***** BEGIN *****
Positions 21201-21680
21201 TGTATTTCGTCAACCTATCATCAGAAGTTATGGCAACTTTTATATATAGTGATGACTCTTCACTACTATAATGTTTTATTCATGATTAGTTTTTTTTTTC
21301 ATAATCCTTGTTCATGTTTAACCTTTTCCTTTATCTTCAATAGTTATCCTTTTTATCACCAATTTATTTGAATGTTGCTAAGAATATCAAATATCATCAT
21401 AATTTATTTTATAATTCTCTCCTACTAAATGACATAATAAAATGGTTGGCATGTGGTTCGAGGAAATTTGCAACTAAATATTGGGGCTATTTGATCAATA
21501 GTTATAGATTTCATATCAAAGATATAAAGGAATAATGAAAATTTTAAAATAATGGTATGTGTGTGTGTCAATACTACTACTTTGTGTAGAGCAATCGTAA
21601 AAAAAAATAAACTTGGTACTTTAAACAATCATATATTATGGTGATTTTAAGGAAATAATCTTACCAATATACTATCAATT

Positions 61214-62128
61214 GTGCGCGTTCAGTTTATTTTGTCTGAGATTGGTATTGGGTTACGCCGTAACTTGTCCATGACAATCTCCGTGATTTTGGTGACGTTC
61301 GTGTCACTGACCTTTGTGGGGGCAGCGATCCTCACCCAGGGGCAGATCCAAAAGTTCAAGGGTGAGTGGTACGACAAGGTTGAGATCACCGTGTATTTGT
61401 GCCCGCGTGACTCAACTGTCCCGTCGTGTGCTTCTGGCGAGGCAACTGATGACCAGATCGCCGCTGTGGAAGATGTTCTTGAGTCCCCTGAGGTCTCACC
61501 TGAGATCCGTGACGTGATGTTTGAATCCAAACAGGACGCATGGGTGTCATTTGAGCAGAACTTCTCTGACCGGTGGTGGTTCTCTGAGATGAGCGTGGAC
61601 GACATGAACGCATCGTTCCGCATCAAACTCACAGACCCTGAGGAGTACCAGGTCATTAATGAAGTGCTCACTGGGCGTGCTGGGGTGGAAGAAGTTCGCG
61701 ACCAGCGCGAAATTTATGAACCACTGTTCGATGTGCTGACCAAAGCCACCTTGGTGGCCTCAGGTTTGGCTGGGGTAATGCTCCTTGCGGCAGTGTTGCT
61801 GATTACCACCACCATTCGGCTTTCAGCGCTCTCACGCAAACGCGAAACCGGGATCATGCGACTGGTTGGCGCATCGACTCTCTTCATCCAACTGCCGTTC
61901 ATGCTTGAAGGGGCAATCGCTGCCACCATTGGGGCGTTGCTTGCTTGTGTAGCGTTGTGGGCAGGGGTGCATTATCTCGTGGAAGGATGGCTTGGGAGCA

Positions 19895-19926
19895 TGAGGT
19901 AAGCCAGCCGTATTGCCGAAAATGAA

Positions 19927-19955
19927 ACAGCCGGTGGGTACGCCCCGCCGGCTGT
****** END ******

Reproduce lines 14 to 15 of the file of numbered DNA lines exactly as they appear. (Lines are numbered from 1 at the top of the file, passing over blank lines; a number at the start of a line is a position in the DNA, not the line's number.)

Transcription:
61801 GATTACCACCACCATTCGGCTTTCAGCGCTCTCACGCAAACGCGAAACCGGGATCATGCGACTGGTTGGCGCATCGACTCTCTTCATCCAACTGCCGTTC
61901 ATGCTTGAAGGGGCAATCGCTGCCACCATTGGGGCGTTGCTTGCTTGTGTAGCGTTGTGGGCAGGGGTGCATTATCTCGTGGAAGGATGGCTTGGGAGCA